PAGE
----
SENATE Minority Leader Ralph Recto said the Commission on Audit, which he described the “taxpayer’s whistleblower,” should be promoted as a “premier destination” for talented and idealistic millennials willing to do good by going into government service.
Recto suggested this “recruitment tack” to fill thousands of job vacancies in the independent agency which “performs the important task of being a tripwire against graft.”
To attract talent, he urged CoA to bring its recruitment drive to colleges and universities, and join job fairs.
If there are casual auditors, the agency should institute a fast-track way for them to be “regularized,” Recto said.
Of the CoA’s 14,102 authorized personnel positions, Recto said 6,070 are not filled, or a low appointment rate of 57 percent.
Recto said this left CoA with only 8,032 “overworked and thinly stretched” personnel to thoroughly audit the trillions of pesos spent by 19,081 agencies, who submit about “39-million spending vouchers annually.”
Recto has been calling for a “pay more, hire more” policy to beef up the ranks of government auditors, and to properly compensate those who are already in service.
“They are not mere accountants who look into ledgers. Many are courageous servants, assigned to dangerous places, who put their lives on the line,” he said.
COA has 6,733 auditors or audit examiners in its ranks, augmented by 295 engineers and architects, and 230 lawyers and special investigators, “a work force not enough to cover all the bases,” Recto said.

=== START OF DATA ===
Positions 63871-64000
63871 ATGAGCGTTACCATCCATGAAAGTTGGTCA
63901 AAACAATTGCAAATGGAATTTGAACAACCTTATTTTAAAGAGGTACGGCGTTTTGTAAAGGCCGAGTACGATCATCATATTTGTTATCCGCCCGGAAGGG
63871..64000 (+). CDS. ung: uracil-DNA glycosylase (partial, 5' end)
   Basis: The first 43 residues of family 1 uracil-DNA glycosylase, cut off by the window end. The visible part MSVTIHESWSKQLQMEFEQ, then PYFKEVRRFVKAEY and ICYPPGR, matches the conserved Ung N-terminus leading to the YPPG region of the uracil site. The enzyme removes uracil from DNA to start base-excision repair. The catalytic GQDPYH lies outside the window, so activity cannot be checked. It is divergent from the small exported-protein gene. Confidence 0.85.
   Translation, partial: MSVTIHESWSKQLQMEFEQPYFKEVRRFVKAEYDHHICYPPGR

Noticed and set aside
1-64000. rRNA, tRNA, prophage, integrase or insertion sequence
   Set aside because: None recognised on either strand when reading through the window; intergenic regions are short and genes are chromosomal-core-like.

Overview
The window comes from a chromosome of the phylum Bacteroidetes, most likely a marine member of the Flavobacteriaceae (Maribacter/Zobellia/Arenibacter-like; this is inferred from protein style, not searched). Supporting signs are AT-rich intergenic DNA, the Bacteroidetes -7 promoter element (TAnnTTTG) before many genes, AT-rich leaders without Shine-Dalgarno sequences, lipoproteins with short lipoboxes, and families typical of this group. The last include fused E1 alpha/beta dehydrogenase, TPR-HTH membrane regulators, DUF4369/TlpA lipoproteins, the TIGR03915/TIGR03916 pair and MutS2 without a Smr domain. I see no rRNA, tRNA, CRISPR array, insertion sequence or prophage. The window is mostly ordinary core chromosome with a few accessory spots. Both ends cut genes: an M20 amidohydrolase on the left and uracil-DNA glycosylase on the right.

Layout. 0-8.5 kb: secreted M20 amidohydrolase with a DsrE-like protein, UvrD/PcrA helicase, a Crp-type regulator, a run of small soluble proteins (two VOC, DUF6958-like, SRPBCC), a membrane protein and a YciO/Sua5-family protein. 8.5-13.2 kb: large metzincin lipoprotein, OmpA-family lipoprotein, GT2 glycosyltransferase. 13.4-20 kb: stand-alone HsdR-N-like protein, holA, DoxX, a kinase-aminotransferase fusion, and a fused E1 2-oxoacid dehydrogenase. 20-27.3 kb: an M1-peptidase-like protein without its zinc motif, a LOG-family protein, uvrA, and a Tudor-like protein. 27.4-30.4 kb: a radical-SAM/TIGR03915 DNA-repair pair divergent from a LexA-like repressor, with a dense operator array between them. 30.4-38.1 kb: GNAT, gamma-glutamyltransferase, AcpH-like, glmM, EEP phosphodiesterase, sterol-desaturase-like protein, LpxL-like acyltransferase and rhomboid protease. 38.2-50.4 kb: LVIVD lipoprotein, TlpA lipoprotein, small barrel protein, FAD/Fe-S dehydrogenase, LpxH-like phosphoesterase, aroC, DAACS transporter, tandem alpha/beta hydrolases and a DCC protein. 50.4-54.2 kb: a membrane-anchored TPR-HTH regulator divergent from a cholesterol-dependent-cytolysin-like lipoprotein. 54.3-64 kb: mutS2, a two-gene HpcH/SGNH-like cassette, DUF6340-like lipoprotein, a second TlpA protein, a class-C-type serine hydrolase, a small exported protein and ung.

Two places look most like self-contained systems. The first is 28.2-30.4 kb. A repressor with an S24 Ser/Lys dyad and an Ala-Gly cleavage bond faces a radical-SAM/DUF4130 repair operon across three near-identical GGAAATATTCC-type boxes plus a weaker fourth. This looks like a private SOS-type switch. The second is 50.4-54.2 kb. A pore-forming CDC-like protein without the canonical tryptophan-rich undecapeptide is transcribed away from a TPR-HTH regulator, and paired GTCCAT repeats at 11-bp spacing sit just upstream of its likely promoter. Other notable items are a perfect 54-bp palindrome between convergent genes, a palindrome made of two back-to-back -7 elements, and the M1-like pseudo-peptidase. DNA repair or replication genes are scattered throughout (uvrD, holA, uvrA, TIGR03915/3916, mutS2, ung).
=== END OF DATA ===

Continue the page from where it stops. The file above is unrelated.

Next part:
He said a mere 874 auditors and 14 lawyers and special investigators were keeping watch on spending done by agencies under the “national government sector.”
In corporate government sector, only 667 are auditors and examiners, and 11 are lawyers, no engineers.
Bulk of the COA work force are deployed to local governments, with 4,979 auditors, 189 engineers and architects, and 67 lawyers and special investigators tasked to inspect books of cities, provinces, towns, and barangays.
The overconcentration of auditors in LGUs has prompted Recto to observe the skewed distribution, “with more assigned to local government with less money to spend than national government agencies who have so much money but fewer auditors.”
“The shortage of manpower has led to a situation where auditors of national government agencies are unable to follow funds which have been downloaded to regions to eventual end-users,” Recto said.
During deliberations on the 2017 national budget, Recto repeatedly batted for the hiring of more government auditors “so that watchdogs embedded in public offices won’t have a hard time doing their job.”
“If the Ombudsman’s staff is being strengthened, if ‘integrity bodies’ in revenue agencies are being given additional funds, if internal affairs units in the police and the military are being beefed up, then all the more that COA, the public’s whistleblower, must have more personnel,” he stressed.
He said COA’s “technical deficit” shows in the small number of engineers and architects whose number must be increased if we are building more roads, bridges under the promised “infrastructure boom” of the government.